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© Kongjian Yu, Turenscape


Challenges and Objectives
Beginning in 2006, a 2,733 hectare (6,753 acres) new urban district, Qunli New Town, was planned for the eastern outskirts of Harbin in northern China. Thirty-two million square meters (344,445,133 sq. ft.) of building floor area will be constructed in the next 13 to 15 years. More than one third of a million people are expected to live there. While about 16 percent of the developable land was zoned as permeable green space, the majority of the former flat plain will be covered with impermeable concrete. The annual rainfall there is 567 millimeters (22 inches), with the months of June, July, and August accounting for 60 to 70 percent of annual precipitation. Floods and waterlogging have occurred frequently in the past, while at the same time the ground water table continues to drop due to its overuse.

In mid-2009, the landscape architect was commissioned to design a park of 34 hectares (84 acres) right in the middle of this new town, which is listed as a protected regional wetland. The site is surrounded on four sides by roads and dense development. This wetland had thereby been severed from its water sources and was under threat. The original task given by the client was to preserve this wetland. Going beyond the original task of preserving the wetland, the landscape architect proposed to transform the area into an urban stormwater park that will provide multiple ecosystems services, and will collect, cleanse, and store stormwater and infiltrate it into the aquifer, protect and recover the native habitats, proved a public space for recreational use and aesthetics experience, as well as foster urban development.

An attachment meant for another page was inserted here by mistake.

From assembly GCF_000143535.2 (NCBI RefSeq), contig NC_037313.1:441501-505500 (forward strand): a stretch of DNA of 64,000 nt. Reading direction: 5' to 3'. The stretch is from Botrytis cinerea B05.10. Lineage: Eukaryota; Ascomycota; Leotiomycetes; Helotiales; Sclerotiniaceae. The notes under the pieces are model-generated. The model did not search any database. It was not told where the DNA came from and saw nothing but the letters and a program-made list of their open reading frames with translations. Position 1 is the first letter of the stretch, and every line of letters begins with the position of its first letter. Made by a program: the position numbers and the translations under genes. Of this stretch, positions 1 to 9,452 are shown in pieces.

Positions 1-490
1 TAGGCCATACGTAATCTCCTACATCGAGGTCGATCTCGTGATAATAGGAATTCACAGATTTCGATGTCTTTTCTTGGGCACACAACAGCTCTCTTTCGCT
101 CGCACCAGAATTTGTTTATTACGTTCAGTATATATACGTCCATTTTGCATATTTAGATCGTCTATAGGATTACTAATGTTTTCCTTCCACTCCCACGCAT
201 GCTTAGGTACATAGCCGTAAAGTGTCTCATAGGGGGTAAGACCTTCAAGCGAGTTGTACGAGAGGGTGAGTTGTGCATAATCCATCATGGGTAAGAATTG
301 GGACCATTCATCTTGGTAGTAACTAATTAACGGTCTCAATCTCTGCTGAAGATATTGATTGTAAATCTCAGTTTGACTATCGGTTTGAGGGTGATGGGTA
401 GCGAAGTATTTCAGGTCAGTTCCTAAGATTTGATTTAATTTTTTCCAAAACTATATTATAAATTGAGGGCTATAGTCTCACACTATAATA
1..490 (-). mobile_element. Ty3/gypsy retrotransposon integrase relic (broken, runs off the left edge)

The challenges are obvious: How can a disappearing wetland be preserved in the middle of the city when its ecological and biological processes have been cut off by the urban context? How such an urban wetland ecosystem can be designed to provide multiple ecosystems for the city? And what is the economic way to deal with such a big landscape?


Design Strategy
Several design strategies and elements were employed:

(1) The central part of the existing wetland is left along to allow the natural habitats to continue to evolve.

(2) Cut-and-fill strategy to create an outer ring of mounds and ponds. The cut-and-fill around the perimeter is a minimum earthwork strategy to transform the site. Earth is excavated and used to build up a necklace of ponds and mounds around the perimeter of the park. This ring acts as a stormwater filtrating and cleansing buffer zone for the core wetland, and a transition between nature and city. Stormwater from the newly built urban area is collected around the perimeter of the wetland and then released evenly into the wetland after having being filtered through the ponds. Native wetland grasses and meadows are grown on ponds of various depths, and natural processes are initiated. Groves of native silver Birch trees (Betula pendula) grow on mounds of various heights and create a dense woodland. A network of paths links the ring of ponds and mounds, allowing visitors to have a walking-through-forest experience. Platforms and seats are put near the ponds to enable people to have close contact with nature.